JOHANNESBURG (Reuters) - Mines across South Africa shut down on Tuesday after flash flooding triggered the most severe power blackouts in more than a decade, threatening a key export sector in a further blow to the country’s already slowing economy.
Heavy rains across parts of South Africa have submerged entire neighborhoods, leading to evacuations and aggravating problems at state-owned utility Eskom, which has been struggling to keep the lights on since 2008.
Harmony Gold, Impala Platinum and Sibanye-Stillwater all said they had been forced to cut production since Monday because of power shortages.
The mining industry contributed 351 billion rand ($24 billion) to the South African economy in 2018, the Minerals Council says, equating to about 7% of gross domestic product (GDP).
Eskom said on Tuesday that it plans more load-shedding, referring to intentional power cuts, having cut up to 6,000 megawatts (MW) from the national grid on Monday after flooding triggered failures at its Medupi coal-fired plant.
The company’s operations chief Jan Oberholzer told the eNCA news channel that the crisis was “manageable”.
President Cyril Ramaphosa cut short a state visit to Egypt to meet Eskom officials, local news agency EWN said on Tuesday. The presidency did not respond to a request for comment.
“The ongoing load shedding is devastating,” Ramaphosa said in a statement earlier in the day. “The energy challenges in this country will not be resolved overnight.”
South Africa’s cash-strapped state-owned companies have been a major headache for the president as he seeks to reverse years of economic stagnation.
South African Airways was placed in bankruptcy protection last week and an independent administrator was appointed to run the state’s passenger rail company on Monday.
But loss-making Eskom, which generates more than 90% of the country’s power, is the “most serious risk” to the economy, the Treasury says. This is largely because of its 500 billion rand of debt, mostly government-backed.
Credit rating agency Moody’s has said Eskom’s troubles endanger South Africa’s only surviving investment-grade rating.
Energy minister Gwede Mantashe is considering short and medium-term interventions, such as pushing forward approval for new power-generation projects, to tackle the energy and electricity challenges, the ministry said in a statement.
But a ministry spokesman said that any measures would require approval from the electricity regulator, and there was not yet a timeframe for when the measures would be implemented.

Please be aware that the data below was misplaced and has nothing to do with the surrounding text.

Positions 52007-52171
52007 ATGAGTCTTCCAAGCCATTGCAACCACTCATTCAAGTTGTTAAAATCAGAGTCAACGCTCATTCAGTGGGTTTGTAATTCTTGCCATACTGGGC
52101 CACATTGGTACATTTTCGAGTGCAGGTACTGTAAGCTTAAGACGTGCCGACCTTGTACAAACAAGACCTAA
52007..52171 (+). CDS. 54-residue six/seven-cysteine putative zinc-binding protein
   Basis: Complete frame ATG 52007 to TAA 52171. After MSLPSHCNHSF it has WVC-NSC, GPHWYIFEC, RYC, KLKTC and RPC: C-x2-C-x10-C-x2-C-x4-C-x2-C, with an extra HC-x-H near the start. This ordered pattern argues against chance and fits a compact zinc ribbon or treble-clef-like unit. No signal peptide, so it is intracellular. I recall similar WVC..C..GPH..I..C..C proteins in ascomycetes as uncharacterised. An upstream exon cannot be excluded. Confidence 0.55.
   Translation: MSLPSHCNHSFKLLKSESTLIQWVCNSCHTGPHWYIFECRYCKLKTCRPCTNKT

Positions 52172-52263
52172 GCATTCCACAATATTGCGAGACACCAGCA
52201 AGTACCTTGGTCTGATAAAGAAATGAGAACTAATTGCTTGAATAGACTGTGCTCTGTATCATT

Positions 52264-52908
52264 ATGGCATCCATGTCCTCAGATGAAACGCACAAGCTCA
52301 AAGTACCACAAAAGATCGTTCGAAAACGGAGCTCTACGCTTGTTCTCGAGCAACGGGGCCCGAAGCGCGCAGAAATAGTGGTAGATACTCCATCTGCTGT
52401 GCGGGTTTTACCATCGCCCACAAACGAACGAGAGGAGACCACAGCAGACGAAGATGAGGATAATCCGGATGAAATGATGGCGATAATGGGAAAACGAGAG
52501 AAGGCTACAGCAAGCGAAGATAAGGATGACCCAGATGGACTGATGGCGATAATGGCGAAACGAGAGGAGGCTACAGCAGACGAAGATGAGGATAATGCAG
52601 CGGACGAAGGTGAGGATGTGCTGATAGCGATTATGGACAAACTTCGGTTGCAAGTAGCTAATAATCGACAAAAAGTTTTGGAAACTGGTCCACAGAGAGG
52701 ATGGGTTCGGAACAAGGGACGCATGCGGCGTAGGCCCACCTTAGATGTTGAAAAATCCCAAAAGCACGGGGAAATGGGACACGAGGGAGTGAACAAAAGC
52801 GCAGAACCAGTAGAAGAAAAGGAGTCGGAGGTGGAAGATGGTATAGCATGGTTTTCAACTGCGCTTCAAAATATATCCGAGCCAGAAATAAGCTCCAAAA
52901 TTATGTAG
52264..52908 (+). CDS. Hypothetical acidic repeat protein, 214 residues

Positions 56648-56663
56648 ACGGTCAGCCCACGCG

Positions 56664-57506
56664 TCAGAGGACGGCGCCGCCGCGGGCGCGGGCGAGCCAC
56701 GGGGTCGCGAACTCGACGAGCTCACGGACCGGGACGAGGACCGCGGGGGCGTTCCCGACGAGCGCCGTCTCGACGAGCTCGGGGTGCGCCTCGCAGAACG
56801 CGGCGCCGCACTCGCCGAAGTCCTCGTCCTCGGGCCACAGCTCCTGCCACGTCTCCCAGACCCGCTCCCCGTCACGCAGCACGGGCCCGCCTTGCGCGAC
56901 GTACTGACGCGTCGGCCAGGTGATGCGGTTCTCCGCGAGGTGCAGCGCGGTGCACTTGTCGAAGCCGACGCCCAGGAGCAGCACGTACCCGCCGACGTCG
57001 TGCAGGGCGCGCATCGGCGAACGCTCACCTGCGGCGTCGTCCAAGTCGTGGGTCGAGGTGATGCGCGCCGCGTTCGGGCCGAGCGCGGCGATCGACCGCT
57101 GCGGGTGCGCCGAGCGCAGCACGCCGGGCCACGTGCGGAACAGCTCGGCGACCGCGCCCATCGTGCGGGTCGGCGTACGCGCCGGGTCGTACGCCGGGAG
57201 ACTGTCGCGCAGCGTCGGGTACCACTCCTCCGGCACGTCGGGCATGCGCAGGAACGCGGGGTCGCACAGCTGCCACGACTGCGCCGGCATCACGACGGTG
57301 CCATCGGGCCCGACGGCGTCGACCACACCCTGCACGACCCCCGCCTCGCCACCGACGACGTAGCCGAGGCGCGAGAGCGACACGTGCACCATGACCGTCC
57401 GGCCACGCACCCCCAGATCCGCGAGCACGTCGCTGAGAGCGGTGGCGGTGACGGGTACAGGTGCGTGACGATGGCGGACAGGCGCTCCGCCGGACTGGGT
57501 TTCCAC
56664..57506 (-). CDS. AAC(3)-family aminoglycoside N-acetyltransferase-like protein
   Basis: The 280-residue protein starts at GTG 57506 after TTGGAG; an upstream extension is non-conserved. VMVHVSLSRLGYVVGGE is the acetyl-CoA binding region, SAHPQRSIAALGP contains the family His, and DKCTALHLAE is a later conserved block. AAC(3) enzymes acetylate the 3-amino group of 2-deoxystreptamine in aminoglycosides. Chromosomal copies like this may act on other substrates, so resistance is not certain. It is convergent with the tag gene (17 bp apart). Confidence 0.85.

Harmony Gold, meanwhile, called off its underground shifts, saying they would resume as soon as Eskom could provide assurances the power supply would be more reliable, and Impala Platinum stopped production at its Rustenberg and Marula mines after it was left functioning at 20-30% of normal power.
“We certainly can’t risk any attempt at production with this level of power,” a spokesman said.
The platinum miner later said that losses had so far amounted to 120 million rand.
Anglo American said its operations had been affected but gave no further details. It mines coal, diamonds, iron ore and platinum in South Africa through its De Beers, Kumba Iron Ore and Anglo American Platinum businesses.
Sibanye-Stillwater shut all its deep-level mines on Monday but had said it was aiming to send miners back underground on Tuesday.
A Gold Fields spokesman said the impact on its South Deep mine was limited, though prolonged power cuts would present challenges.
Petra Diamonds said it restarted operations at its Cullinan, Finsch and Koffiefontein mines on Tuesday evening after halting them on Monday when asked by Eskom to reduce its electricity load.
It is still restricting power usage - operating with 20% less power - in line with Eskom’s requirements.
AngloGold Ashanti’s Mponeng gold mine was operating on Tuesday, with the company describing the impact of power restrictions on its production as “minimal”.
South32’s two aluminum smelters, Hillside and Mozal, have had planned power outages in accordance with agreements with Eskom, a spokeswoman said, adding that the effect on output would only be visible in January.
Additional reporting by Alexander Winning; Writing by Tim Cocks and Joe Bavier; Editing by Kirsten Donovan and David Goodman